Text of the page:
The main disadvantage is time. It takes many weeks, sometimes months to get this all done. Also, we will need access to the home on a regular basis. It works a lot better if this is part of a larger set of projects, such as a move, cleanout or repairs since making special trips to the house for a pickup may not be cost justified.
The key to success is patience. Not every buyer out there needs your special treasure just at this moment, but using the internet, we can appeal to many more people than a local garage sale. If you’re willing to wait, we can eventually find that person looking for that special baseball card or college collectable.
Warehouse Sales -- Move, store & sell.
There are situations where the owner just wants everything out of the house quickly but feels their items are valuable enough that they “can’t just give them away.” This may happen when there is a real estate deadline or when a family member simply can’t tolerate the thought of strangers sorting through the household goods, especially in front of the neighbors.
This option involves us moving, storing, and selling the items under agreed-to profit sharing terms for an agreed-to period of time. We do this with individual online listings, but also with events like warehouse sales. After the agreed to time, you can either retrieve the items or we dispose of them, usually at our cost. The advantages to this approach are a) The house gets emptied, fast; b) There is a continued selling effort; c) No strangers come to the house. The disadvantage is the additional costs of the move and storage.
In some ways the Warehouse Sales approach is our version of consignment, but we also work with many great shops that will take some or all of your items, usually located in retail locations. They depend on a constant flow of new items to attract their customers. To manage costs, they often don’t keep regular hours. They sometimes will buy out an entire room or even a household of items, netting out their moving and storage costs. They are focused on clearing their inventories quickly, so they often have aggressive markdown schedules.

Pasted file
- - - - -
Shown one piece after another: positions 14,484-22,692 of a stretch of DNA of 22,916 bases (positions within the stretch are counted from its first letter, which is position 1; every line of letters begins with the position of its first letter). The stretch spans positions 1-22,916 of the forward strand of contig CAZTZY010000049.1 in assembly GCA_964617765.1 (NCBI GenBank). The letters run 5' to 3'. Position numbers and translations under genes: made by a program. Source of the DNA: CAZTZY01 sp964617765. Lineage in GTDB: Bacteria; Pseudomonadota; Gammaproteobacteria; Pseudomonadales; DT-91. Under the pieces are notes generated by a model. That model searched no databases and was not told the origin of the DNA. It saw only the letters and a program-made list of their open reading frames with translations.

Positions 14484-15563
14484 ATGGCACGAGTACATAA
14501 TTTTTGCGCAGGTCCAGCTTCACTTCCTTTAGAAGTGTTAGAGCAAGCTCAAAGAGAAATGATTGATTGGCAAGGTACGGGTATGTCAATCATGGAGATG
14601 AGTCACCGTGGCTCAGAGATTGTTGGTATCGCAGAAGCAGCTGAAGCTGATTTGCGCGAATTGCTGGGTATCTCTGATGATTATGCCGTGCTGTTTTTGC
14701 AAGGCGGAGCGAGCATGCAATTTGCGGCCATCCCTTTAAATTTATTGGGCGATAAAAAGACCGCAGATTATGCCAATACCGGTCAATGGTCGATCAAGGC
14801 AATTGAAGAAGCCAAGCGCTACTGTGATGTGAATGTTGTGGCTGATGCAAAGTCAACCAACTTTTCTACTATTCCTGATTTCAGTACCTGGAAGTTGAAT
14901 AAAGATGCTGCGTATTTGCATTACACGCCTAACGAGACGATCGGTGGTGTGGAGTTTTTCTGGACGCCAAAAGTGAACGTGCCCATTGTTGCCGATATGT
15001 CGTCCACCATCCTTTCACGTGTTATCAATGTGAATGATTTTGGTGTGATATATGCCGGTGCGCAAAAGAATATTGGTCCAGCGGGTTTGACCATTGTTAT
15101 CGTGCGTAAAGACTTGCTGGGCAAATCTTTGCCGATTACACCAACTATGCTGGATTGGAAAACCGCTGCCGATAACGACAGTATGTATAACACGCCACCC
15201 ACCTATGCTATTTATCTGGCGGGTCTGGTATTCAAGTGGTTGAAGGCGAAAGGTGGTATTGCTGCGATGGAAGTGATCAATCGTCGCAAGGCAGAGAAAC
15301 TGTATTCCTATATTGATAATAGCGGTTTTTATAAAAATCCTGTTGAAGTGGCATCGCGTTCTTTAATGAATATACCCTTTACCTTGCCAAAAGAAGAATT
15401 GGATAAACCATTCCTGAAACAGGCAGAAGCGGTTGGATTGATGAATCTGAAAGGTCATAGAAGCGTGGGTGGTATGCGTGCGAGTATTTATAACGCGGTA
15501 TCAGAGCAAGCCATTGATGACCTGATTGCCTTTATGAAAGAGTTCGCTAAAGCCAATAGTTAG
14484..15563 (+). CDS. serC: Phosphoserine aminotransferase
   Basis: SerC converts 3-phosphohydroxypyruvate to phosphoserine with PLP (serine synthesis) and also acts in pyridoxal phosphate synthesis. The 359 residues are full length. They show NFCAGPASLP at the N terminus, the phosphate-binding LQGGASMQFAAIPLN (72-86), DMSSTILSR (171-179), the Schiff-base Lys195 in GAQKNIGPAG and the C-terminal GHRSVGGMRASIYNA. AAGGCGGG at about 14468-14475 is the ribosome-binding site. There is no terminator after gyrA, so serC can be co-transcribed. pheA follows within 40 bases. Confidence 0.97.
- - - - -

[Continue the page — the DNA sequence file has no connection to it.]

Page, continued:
The advantages to consignment shops are that the items are out of the house quickly and that there is still upside sales potential. The downsides are that it is hard to track, and your returns are likely to be modest.
Whether it’s in-home, off-site, online, or traditional, the opportunity for an auction versus a straight sale is available. This of course involves an auctioneer. Auctioneers have a bit of celebrity status in their circle of influence. They draw an audience, work the crowd, and close a sale decisively. They also are licensed and regulated.
For an in-home auction, on the day of the sale, the auctioneer walks through the house with a microphone taking bids on various items as they go. It’s a group dynamic. For example, the auctioneer may ask the assembled, “How much will you bid for the entire contents of this closet?” Auctions tend to attract dealers with their own shops, who will offer lower prices to cover their costs, but they buy more.
The advantages of on-site auctions are that a) Fewer people are in the house because they must register; b) There are often fewer items left over at the end because we are taking bids on, say, an entire garage unit or a whole closet, although often for a low price; c) This process goes even faster, usually < 7 days of set-up and 4 hours for the auction itself; d) the auctioneer usually has their own followers, which justifies their fees; and e) they bring their own scribe giving better documentation. The disadvantages are largely prices received and costs. There are fewer people attending in a more compressed period of time. And you pay the auctioneer for their showmanship and organization.